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by Vault Law Editors | January 17, 2020

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Whether you are preparing for your school's upcoming Spring OCI or starting to plan for the summer OCI process, interviewing for a summer associate position can be overwhelming. Let's face it, most law students have had very little experience in the legal industry, and it can be difficult to determine the differences among firms—which all start to blend together. Then once OCI starts, you will be caught up in back-to-back screening interviews, callbacks, and networking receptions. So how do you select the right firm in this job-hunt whirlwind?

We asked current law firm associates for their advice. In Vault’s Annual Associate Survey, associates answered the following question: Looking back, what advice would you give to yourself as a law student considering which summer associate program to select? Read on for some associate insights on making this critical career decision.

  • “Choose a summer program that will let you experience multiple practice areas. There's no way to know what you'd like to practice until you try it.”
  • “Pick the best fit culturally. You're going to do hard work everywhere, so make sure you do it in a place you enjoy coming to every day.”
  • “If you know what you want to do, find the firms that are the best at that law and try to figure out which has people that are most like you in terms of personality and work style.  If you don't know what you want to do, find the firms with the broadest practices and try to figure out which has people that are most like you in terms of personality and work style.” 
  • “Try to meet as many people as possible and see if you'd really like working with them in the future. Don't forget to consider the firm's longevity such as financials, practice group success, etc.”
  • “Try to figure out the firm/office culture.  Don't pursue something just because it's prestigious or what everyone else is doing. Figure out what will make you happy--forget everyone else.”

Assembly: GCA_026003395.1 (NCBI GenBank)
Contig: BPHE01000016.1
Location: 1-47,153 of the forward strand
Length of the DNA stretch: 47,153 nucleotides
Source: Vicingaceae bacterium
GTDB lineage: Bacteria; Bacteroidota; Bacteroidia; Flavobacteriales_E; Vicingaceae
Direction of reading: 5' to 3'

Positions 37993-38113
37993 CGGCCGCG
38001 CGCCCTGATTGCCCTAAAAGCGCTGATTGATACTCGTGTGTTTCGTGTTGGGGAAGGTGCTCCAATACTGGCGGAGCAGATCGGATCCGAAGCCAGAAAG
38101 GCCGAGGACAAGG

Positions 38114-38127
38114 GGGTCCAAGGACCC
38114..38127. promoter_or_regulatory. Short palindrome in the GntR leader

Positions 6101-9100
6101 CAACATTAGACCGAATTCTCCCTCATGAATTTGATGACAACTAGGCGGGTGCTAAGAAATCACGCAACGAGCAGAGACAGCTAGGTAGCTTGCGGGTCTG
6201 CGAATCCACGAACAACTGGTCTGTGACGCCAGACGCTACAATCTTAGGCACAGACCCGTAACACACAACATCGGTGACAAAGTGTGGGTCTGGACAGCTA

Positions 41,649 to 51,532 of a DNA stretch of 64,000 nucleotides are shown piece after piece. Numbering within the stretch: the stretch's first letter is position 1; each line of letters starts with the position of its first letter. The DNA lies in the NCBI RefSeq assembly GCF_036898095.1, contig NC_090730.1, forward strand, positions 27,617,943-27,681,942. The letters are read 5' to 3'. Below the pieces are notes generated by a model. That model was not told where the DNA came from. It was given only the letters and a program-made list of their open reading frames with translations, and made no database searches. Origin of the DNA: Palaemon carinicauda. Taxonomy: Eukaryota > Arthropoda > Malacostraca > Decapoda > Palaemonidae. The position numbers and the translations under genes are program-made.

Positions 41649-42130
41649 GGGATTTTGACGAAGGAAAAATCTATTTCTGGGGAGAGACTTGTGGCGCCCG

• “Think about the prestige of practice groups within firms (not just about prestige of the firm).”
  • “I would have gone with more prestige and brand recognition. I chose interesting work and people, but they are in the rearview now. A resume piece with brand recognition would have been more valuable I think.”
  • “Go back for a second look after you've received an offer. Ask hard questions and walk around the office to get a feel for the place.”
  • "Make sure you look at how your firm does staffing, and consider that in your decision.”
  • “Think about the type of clients your targeted practice group represents, it will give you a better idea of the day to day work you will do.”
  • “Go somewhere that is supportive of your long-term goals, whether that is clerking, working for government, or going in-house. Don't focus on the summer experience itself—focus on the big picture.”
  • “Reach out to as many alums and other connections at firms as you can. Online research is just not going to give you the inside scoop on what the firm is like.”
  • “Talk to as many people at the firms themselves as you can, especially law students you know who are familiar with the firm.”
  • “Watch how people in the office interact with each other. Learn more about how they work, hours, etc.  These are the things that will impact your happiness. …”
  • “Select the program that gives you the most substantive experience.”
  • “Try to meet as many mid-level and senior associates as you can in the practice areas you are interested in because they are the people you will be working most closely with when you come back to the firm as an associate.”
  • “Look at the firm as a whole, not just a few people you really liked; associates turn over in the two years before you actually start full time.”

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